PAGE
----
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Art Gallery and Exhibits

The Chappaqua Library Gallery features the work of local and regional artists in all types of media. Sculpture is often on display in the library's courtyard as well. 

For information about being considered for an exhibit, contact Gallery Curator Larry D'Amico at 914-734-1292.

Chappaqua Library Gallery Policy

Art at the Library


Our Family of Readers by Penelope Jencks, donated to the Chappaqua Library in 2010 by The Reader’s Digest Association, Inc.


Artist: Penelope Jencks
Title: Our Family of Readers (1993)
Medium: Bronze
Dimensions: 73 x 64 x 41 inches
Weight: 1,300 pounds





The Reader’s Digest Association has generously donated a six-foot-tall bronze sculpture, entitled “Our Family of Readers,” to the library. Visitors will notice this new addition near the walkway that comes up to the left of the library from Greeley Avenue.
Commissioned by Reader’s Digest in the early 1990s, the sculpture was installed on the front lawn of their Chappaqua headquarters in 1993. It depicts four figures, each holding a book, and represents a mother, father, daughter and son of varying cultures. An accompanying plaque reads: "Dedicated to the millions of readers around the world who find information, enrichment, entertainment and inspiration in Reader's Digest."
The sculpture was created by artist Penelope Jencks, a prominent contemporary sculptor born in 1936 in Baltimore MD. Jencks studied art history and French at Swarthmore College before transferring to art school at Boston University, where she earned her BFA. She says she decided she would rather make art history than study it. Jencks’ figurative sculpture, done mostly in terra cotta and bronze, is represented in several collections worldwide, including the White House in Washington D.C. and the Boston Public Library. She has had solo exhibitions in New York and Boston, and has won numerous awards. Among her many notable commissions is a sculpture of Eleanor Roosevelt located at a Riverside Park memorial in New York.

The library was contacted about the possible donation of the sculpture as Reader’s Digest prepared to move from their Chappaqua location to their new offices in Manhattan. Pamela Thornton, director of the library, was thrilled to accept the offer, saying “I think it's important… that the meaning of the sculpture that was so important to Reader's Digest is of utmost importance to us.” Mary Berner, the President and CEO of Reader's Digest Association, said "we are delighted to donate this sculpture celebrating the Reader's Digest heritage and reading to the Chappaqua Library and the residents of New Castle. A piece of Reader's Digest will always remain in Chappaqua through this donation. Reader's Digest has long championed reading and literacy, and this inspiration will be reflected by the sculpture now situated at the library."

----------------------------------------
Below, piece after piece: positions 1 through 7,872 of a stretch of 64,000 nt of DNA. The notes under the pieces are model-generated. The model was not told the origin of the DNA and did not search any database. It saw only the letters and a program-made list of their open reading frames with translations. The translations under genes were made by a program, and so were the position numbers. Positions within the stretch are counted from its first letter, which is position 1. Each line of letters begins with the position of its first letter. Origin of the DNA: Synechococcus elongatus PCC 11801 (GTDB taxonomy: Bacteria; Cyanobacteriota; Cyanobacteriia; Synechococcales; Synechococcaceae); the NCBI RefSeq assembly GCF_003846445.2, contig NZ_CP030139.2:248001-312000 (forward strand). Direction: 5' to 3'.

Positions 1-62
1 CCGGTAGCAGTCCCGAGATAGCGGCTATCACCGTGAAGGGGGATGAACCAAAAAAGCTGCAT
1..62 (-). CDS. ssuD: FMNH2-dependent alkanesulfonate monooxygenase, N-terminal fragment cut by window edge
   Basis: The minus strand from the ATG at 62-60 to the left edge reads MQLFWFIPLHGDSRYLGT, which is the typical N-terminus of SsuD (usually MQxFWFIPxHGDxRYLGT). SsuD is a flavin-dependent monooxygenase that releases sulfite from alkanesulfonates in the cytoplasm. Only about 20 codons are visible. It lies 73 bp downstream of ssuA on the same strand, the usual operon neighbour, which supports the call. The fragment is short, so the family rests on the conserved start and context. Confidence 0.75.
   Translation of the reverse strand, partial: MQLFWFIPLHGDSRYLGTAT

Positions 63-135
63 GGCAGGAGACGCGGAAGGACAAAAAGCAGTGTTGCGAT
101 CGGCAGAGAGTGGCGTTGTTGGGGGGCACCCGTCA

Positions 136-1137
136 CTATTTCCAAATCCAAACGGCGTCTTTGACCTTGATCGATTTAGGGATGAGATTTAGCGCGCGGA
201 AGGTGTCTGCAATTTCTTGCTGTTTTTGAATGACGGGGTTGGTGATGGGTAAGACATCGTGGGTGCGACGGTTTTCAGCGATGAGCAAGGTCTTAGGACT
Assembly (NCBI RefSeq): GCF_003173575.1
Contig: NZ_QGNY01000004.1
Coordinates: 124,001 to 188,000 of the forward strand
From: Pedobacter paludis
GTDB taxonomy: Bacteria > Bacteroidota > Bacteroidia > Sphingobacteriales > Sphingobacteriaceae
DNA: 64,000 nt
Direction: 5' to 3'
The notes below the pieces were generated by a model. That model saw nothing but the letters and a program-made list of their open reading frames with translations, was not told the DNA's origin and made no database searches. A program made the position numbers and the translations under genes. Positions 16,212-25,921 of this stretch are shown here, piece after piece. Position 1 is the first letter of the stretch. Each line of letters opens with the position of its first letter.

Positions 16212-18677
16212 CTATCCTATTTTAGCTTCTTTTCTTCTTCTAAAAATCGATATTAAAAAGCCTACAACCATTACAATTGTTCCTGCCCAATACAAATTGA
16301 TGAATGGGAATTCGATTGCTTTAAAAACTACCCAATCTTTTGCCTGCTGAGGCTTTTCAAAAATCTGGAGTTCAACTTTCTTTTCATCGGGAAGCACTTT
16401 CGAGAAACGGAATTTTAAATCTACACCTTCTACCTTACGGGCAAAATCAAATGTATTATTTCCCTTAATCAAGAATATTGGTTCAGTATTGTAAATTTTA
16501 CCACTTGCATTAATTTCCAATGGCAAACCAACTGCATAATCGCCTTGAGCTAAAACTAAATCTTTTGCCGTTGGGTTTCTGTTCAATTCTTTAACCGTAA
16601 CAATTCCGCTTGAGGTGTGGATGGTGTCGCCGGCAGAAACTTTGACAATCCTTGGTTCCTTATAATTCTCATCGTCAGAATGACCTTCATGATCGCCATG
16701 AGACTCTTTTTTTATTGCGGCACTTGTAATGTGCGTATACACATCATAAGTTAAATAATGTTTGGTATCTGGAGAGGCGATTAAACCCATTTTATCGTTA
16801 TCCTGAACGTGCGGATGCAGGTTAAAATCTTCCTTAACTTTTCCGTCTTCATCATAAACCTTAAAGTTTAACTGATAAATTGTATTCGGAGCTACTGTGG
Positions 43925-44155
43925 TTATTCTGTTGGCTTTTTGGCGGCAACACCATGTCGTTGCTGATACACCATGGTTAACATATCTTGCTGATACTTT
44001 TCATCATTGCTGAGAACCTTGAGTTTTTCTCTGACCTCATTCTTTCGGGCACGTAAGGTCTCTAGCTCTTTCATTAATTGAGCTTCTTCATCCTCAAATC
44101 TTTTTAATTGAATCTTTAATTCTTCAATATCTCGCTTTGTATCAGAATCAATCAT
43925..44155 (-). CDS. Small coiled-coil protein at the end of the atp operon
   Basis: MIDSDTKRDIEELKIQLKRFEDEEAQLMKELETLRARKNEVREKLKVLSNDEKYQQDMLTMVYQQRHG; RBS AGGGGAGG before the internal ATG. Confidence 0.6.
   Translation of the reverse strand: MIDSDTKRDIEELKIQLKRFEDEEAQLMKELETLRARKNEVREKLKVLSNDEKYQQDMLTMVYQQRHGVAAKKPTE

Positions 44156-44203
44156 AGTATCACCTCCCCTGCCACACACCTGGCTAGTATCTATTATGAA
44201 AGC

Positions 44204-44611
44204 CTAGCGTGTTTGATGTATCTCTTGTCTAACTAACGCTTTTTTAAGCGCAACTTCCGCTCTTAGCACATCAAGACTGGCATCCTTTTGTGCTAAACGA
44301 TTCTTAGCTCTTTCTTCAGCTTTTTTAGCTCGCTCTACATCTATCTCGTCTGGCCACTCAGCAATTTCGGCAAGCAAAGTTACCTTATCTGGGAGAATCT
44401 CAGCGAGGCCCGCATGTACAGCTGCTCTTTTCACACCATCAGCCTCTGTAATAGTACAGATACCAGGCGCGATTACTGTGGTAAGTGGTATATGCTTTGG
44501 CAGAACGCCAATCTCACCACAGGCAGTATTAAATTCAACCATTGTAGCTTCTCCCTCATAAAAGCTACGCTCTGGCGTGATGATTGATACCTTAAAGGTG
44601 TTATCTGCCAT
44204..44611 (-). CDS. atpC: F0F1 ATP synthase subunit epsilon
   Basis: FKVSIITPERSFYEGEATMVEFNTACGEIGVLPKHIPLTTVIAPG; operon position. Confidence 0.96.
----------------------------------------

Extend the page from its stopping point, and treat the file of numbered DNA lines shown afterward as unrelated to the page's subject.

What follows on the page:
Letter from Penelope Jencks - Family of Readers

I am so happy to hear that this sculpture which I made in 1992 has finally found a good home! It was originally made for the Readers Digest, but once it was finished it was put away for several years and I often wondered what had become of it.

The Family was made up of several different models:
The man was an art student at Boston University. He had grown up in the West Indies, and while we were working we would trade stories that we were both brought up on. Oddly enough we had read the same books as children, many of which were unknown and unread by my American friends.
The woman was at that time working in Boston as a model. She was German and had married an American jazz musician, but was eager to return to Germany where she felt that inter-racial couples were more easily accepted, and where she much preferred the health system. She was a lively and interesting lady and we had a good time working together, while her husband entertained their tiny baby. (whose name meant some wonderful thing, in some African language)
The children were kids that I found by putting up notices, and contacting friends. There were many, many of them. Some were too old. Some were too young. Some couldn't hold still. Others got bored... or perhaps their parents got bored. Sometimes I got bored, too! Finally I settled on a very conscientious Asian girl who was about 8 years old, and a little American boy. Of the four people in the Family group, he was the only one who was originally from this country!

I am very pleased that this multi-cultural & generational family of readers has finally come to rest in front of a library. (I wish that I knew what had become of their living & breathing counterparts, the kids must be all grown up by now!) It seems optimistic to me, that in this global time so may different parts of the world have come together in such a peaceful pursuit.

Penelope Jencks 12/02/2010


page16 2"Westchester" a painting by Robert Goodnough, local resident and artist, is now hanging in the theater lobby.


page16 3Chester West" by Robert Goodnough

Hans and Judith Noe have generously given the library a second piece of art by Robert Goodnough. Goodnough, well known as a painter and sculptor and recipient of numerous awards, has exhibited extensively. His work hangs in virtually every major museum, including MoMA, the Whitney and the Metropolitan Museum of Art. He joins Robert Motherwell, Jackson Pollack and Willem de Kooning as an accomplished member of the Second Generation of the New York School – abstract expressionism. Edward Albee hung one of Goodnough's paintings in the living room of the set of the movie "Who's Afraid of Virginia Woolf". The library is proud and grateful to be the recipient of this gift.



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